Posted by iceaxe on (December 23, 2013, 10:41 GMT)

I prefer Watling, but hoping the pressure on Ronchi will result in some good runs. Make the most of your opportunity (use it or loose it)

Posted by DJRNZ on (December 21, 2013, 12:57 GMT)

@dowdenpatr - Good point about Papp's height. I haven't seen enough of him of late but I do hear he has worked on the short ball, still don't want him in either team. You mention Guptil in the mix for tests, now this guy has been found out time and again against spin and his record is disappointing. I wish he had performed better in tests as I do like him but he can't be there at the moment. Same as Flynn, goes well domestically but at test level has been pretty rubbish in my opinion - which takes me back to me argument about the NZ domestic comp. The gulf is massive, if we had a stronger comp that would translate to a bigger pool of depth but we have never really had that - just a handful of decent players at best.Imagine one week facing Brent Arnel and then the next someone 20 clicks quicker and who can swing it. Ryder, well we'll see how he goes. Personally I want him to open but only time will tell - thanks for the debate! Always interesting to get a good reply.

Posted by shooting on (December 21, 2013, 8:53 GMT)

Not a fan of Ronchi. Watling or Papps would be the go. I wouldnt want Papps in ODI team unless there is room for Ryder in the middle somewhere. Papps would need to open only.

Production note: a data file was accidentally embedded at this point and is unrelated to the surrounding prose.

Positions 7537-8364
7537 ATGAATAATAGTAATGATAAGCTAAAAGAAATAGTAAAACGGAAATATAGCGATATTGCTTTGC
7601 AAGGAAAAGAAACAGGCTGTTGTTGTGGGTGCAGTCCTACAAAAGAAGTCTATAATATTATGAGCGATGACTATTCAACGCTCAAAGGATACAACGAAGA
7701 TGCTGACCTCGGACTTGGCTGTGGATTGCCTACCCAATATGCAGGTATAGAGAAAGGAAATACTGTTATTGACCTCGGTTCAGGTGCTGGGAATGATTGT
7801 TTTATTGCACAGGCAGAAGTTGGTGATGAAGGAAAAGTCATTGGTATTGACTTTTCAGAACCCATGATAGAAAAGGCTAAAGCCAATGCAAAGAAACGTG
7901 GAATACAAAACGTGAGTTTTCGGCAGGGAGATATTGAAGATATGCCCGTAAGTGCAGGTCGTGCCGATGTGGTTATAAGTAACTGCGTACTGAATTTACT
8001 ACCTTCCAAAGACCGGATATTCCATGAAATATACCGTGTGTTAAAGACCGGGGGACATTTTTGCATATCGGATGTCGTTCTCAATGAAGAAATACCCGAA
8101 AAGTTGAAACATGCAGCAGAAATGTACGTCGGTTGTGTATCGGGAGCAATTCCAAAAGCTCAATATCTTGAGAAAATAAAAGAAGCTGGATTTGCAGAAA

Watling is best fit wicketkeeper for any format at the moment.

Posted by dowdenpatr on (December 21, 2013, 4:29 GMT)

@DJRNZ I am sorry but Papps is not a test player because of his height. As was found out when he toured South Africa they bullied him with short balls and he couldn't handle them. Ryder is not a ODI opener! The only reason he has a half decent average in ODI internationals for NZ is because of the season or too when NZ had the driest pitches anywhere around especially designed for the Indian series. His List A average is like 28 mark my words he will struggle and then they will looking for alternatives, when Papps and even Watling are right there under there noses as consistent List A openers. I disagree with you that domestic cricket doesn't translate because if that were the case we would be as good as Bangladesh. What people mean when they say that is that our players lack the technical skills for test cricket which is true when you look at our openers. For tests I would go with Guptil/Raval and Flynn and Ryder at five leaving an Anderson vs McCullum debate.

Posted by DJRNZ on (December 20, 2013, 12:46 GMT)